Any argument to delay mitigation efforts because NETs will provide a backstop drastically misrepresents their current capacities and the likely pace of research progress.

Carbon sequestration

Main article: Carbon sequestration

Forests, kelp beds, and other forms of plant life absorb carbon dioxide from the air as they grow, and bind it into biomass. As the use of plants as carbon sinks can be undone by events such as wildfires, the long-term reliability of these approaches has been questioned.

Carbon dioxide that has been removed from the atmosphere can also be stored in the Earth’s crust by injecting it into the subsurface, or in the form of insoluble carbonate salts (mineral sequestration). This is because they are removing carbon from the atmosphere and sequestering it indefinitely and presumably for a considerable duration (thousands to millions of years). Carbon capture technology has yet to reach more than 33% efficiency. Furthermore, this process could be rapidly undone, for example by earthquakes or mining.[citation needed]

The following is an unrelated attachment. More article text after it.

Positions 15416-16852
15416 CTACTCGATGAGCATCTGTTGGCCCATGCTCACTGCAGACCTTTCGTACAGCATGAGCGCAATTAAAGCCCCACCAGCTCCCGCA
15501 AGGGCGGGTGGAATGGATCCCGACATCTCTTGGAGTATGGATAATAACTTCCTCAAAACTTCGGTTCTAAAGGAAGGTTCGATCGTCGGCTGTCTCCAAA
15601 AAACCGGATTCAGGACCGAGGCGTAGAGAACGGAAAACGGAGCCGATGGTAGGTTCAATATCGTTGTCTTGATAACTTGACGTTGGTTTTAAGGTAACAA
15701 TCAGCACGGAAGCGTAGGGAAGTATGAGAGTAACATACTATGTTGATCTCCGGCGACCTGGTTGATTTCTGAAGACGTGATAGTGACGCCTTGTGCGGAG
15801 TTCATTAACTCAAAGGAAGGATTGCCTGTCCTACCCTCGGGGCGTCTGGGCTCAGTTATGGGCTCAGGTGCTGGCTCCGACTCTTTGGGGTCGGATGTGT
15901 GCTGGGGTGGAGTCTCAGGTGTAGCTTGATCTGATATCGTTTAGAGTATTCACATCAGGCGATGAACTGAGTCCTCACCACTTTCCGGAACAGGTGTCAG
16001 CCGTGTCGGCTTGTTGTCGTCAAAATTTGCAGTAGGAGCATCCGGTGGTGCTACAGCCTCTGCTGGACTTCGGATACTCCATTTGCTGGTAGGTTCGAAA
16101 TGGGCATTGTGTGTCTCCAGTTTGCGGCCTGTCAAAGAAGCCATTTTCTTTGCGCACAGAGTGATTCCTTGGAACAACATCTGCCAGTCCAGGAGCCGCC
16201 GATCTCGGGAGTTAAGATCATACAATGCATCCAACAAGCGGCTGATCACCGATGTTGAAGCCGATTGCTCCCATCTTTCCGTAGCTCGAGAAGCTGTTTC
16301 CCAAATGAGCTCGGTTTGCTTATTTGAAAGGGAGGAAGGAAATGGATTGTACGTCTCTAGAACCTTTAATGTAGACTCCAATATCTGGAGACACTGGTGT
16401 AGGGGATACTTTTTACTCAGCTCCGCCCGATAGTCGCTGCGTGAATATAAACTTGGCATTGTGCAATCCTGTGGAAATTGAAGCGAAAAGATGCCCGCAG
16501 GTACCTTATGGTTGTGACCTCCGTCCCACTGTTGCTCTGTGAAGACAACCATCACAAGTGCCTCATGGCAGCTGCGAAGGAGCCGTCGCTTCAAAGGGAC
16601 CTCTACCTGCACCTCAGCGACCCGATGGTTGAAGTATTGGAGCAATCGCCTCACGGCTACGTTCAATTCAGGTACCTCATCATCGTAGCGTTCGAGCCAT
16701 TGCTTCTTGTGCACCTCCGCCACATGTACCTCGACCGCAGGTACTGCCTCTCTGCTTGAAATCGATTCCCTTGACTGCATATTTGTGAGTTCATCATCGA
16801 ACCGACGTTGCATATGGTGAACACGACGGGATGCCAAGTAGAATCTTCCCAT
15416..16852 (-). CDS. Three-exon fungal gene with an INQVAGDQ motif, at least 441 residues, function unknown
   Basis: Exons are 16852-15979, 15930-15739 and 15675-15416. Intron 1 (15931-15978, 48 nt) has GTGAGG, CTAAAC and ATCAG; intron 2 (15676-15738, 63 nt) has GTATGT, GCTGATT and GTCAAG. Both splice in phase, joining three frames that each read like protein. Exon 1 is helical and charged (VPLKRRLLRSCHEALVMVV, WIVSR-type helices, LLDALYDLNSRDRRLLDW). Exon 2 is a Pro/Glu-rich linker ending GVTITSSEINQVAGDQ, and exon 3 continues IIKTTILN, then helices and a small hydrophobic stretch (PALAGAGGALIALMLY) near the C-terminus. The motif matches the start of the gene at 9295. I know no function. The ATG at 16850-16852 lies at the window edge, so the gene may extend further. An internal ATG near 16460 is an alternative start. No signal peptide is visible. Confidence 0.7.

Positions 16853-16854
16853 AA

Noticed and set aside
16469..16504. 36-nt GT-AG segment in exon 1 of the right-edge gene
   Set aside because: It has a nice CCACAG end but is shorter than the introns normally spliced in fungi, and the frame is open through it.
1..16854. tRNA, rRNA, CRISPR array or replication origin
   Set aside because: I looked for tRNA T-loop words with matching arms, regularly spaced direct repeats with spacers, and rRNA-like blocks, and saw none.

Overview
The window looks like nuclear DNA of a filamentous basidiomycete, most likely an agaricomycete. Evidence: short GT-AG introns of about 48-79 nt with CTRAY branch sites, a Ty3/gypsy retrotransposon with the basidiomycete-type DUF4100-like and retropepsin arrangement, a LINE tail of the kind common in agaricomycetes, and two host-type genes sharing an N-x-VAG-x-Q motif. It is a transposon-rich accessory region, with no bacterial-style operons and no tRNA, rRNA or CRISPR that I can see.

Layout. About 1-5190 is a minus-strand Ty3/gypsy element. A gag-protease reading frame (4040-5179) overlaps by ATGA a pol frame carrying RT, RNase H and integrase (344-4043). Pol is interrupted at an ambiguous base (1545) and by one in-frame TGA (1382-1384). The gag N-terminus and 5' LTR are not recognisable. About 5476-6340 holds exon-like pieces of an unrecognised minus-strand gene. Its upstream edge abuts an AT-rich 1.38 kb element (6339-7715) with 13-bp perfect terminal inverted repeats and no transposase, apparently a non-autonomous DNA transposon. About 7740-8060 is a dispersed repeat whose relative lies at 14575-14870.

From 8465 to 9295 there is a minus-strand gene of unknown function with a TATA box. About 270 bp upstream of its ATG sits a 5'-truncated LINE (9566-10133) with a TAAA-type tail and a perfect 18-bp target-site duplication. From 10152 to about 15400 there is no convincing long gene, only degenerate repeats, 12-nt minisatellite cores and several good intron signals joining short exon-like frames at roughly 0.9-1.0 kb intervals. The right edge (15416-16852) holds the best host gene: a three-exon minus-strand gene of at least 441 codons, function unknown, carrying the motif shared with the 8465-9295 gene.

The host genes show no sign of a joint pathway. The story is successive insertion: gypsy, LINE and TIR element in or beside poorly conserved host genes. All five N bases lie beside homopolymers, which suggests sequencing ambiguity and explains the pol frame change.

Afforestation, reforestation, and forestry management

This section needs expansion. You can help by adding to it. (February 2020)

Bio-energy with carbon capture & storage

Bio-energy with carbon capture and storage, or BECCS, uses biomass to extract carbon dioxide from the atmosphere, and carbon capture and storage technologies to concentrate and permanently store it in deep geological formations.

BECCS is currently (as of October 2012) the only CDR technology deployed at full industrial scale, with 550 000 tonnes CO2/year in total capacity operating, divided between three different facilities (as of January 2012).

The Imperial College London, the UK Met Office Hadley Centre for Climate Prediction and Research, the Tyndall Centre for Climate Change Research, the Walker Institute for Climate System Research, and the Grantham Institute for Climate Change issued a joint report on carbon dioxide removal technologies as part of the AVOID: Avoiding dangerous climate change research program, stating that « Overall, of the technologies studied in this report, BECCS has the greatest maturity and there are no major practical barriers to its introduction into today’s energy system. The presence of a primary product will support early deployment. »